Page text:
A team of Ocean Endeavour passengers challenged Kimmirut’s soccer enthusiasts to a game. Locals beat visitors 5-4, but we losers had a pretty amazing cheerleading team that included two mascots, pompoms and bubuzelas, which were co-opted by the local kids.

That evening, 21 Kimmirut residents came aboard the Ocean Endeavour for dinner, including three women in native dress who demonstrated throat singing, a form of entertainment and competition during the long, dark Arctic winters.

I also had the privilege of chatting with two women who explained the social norms and structure of Inuit families. For instance, women who have multiple children willingly give a child or two to women who are unable to have children. There is a lot of unofficial adoption between friends and relatives, which may be of no consequence as everyone is everyone’s cousin.

The spirit of community is strong in these small Arctic settlements because it really takes a village to survive.

 

Fascinating flora and fauna

Heart of the Arctic introduces local flora and fauna

Arctic flora: Tundra flowers abound

On Digges West, an uninhabited island where we may have been the first visitors in centuries, we discovered ground-hugging tundra flowers of every color and a spectacular, multi-level waterfall. In Douglas Harbor, we saw herds of caribou and birds found only in the Arctic.

And on Akpatok Island in Ungava Bay, we watched two polar bears watching us. Later, in the ice-laden waters just south of Resolution Island, we came within a few yards of two polar bears – a mother and her teen-aged cub. Mom stood on an ice floe for an amazingly long time “defending” her cub against our 450-foot ship. The bears eventually turned and swam off to a much quieter piece of ice.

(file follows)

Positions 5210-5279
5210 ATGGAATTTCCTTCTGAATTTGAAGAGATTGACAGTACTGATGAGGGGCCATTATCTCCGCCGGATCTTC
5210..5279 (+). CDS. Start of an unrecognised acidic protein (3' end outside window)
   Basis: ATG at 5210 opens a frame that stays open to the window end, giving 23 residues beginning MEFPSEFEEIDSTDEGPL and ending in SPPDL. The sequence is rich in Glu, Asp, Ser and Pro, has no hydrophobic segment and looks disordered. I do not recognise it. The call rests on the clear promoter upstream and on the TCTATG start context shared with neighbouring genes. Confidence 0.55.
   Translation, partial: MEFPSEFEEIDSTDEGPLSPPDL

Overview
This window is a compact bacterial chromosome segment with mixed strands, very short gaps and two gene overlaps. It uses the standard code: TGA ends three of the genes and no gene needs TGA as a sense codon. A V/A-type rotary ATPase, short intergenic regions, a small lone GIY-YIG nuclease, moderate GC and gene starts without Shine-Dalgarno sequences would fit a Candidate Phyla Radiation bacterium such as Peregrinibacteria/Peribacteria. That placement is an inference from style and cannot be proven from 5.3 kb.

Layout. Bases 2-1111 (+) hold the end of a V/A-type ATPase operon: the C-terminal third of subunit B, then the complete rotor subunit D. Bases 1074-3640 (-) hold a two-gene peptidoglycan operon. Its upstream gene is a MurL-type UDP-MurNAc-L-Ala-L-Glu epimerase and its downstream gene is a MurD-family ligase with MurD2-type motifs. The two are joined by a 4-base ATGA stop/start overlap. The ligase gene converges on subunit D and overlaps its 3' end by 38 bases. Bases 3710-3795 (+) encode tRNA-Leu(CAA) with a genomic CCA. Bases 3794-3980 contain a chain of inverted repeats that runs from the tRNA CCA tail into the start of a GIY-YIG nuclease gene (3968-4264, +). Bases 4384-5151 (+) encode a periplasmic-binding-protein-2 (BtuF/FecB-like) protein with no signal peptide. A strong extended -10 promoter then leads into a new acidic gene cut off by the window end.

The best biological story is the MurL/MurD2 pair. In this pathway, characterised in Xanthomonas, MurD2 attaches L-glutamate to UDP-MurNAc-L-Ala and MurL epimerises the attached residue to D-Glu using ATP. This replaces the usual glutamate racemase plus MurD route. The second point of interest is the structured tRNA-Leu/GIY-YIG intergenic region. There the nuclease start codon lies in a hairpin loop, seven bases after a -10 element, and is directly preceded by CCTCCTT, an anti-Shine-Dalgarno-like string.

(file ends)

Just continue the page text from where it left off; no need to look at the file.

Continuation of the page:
And in the tiny Greenland community of Kangaamiut (population 300), we were treated to a concert by an angelic sextet that performed in a beautifully maintained lavender sanctuary.

The last few days of our Heart of the Arctic adventure was spent on the southwest coast of Greenland. The Ocean Endeavour sailed into the stunning Kapisillit Fjord, north of the capital Nuuk. We took what we now laughingly call the “the hike from hell,” a deceptively difficult trek over tundra to the edge of Greenland’s ice sheet. The seven-mile round trip was rewarded with the discovery of an otherworldly scene – chunks of crystal ice floating in a pool of cobalt water. On the horizon we could see the edge of the ice sheet, which covers 80 percent of Greenland.

 

Greenland’s capital city

Our day in the capital city of Nuuk (population 17,000) was eye opening. Our guide, Margaret, who spoke excellent English, escorted us to both city and federal offices and explained Greenland’s government. The contemporary interiors of the buildings were obviously designed with workers’ physical and psychological health in mind. Offices and hallways have generous windows and greenery to ameliorate the effects of many months of darkness, and office furniture looked generously ergonomic (think Ikea on steroids).

Perhaps most surprising is that in Greenland (population 57,000), there is no private ownership of property. Most residents live in apartments; single-family homes are rare. Those who want to build must petition the government. If permission is granted, one can own the home but must lease the land.

One big draw in Nuuk is the National Museum of Greenland, which houses many precious cultural artifacts and the Qilakitsok mummies. Eight amazingly preserved bodies, including an infant with Down’s syndrome, sit behind glass. The mummies are believed to be hundreds of years old. There were accidentally discovered in 1972 by two Danish hunters, and were naturally preserved (freeze dried) because of the graves’ locations which kept the bodies shielded from rain and exposed them to strong, drying winds.

Other museum treasures include intricately beaded Greenlandic clothing, and an almost complete umiak or skin boat.

For information on Adventure Canada’s Heart of the Arctic schedule, visit http://www.adventurecanada.com/

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E’Louise Ondash is a veteran newspaper journalist who has won 35 awards for her investigative reports and feature writing. She currently writes weekly travel features for The Coast News in San Diego County (http://www.thecoastnews.com/category/columns/hit-the-road/) and for several travel and medical websites. For more commentary, photos and video, visit www.facebook.com/elouiseondash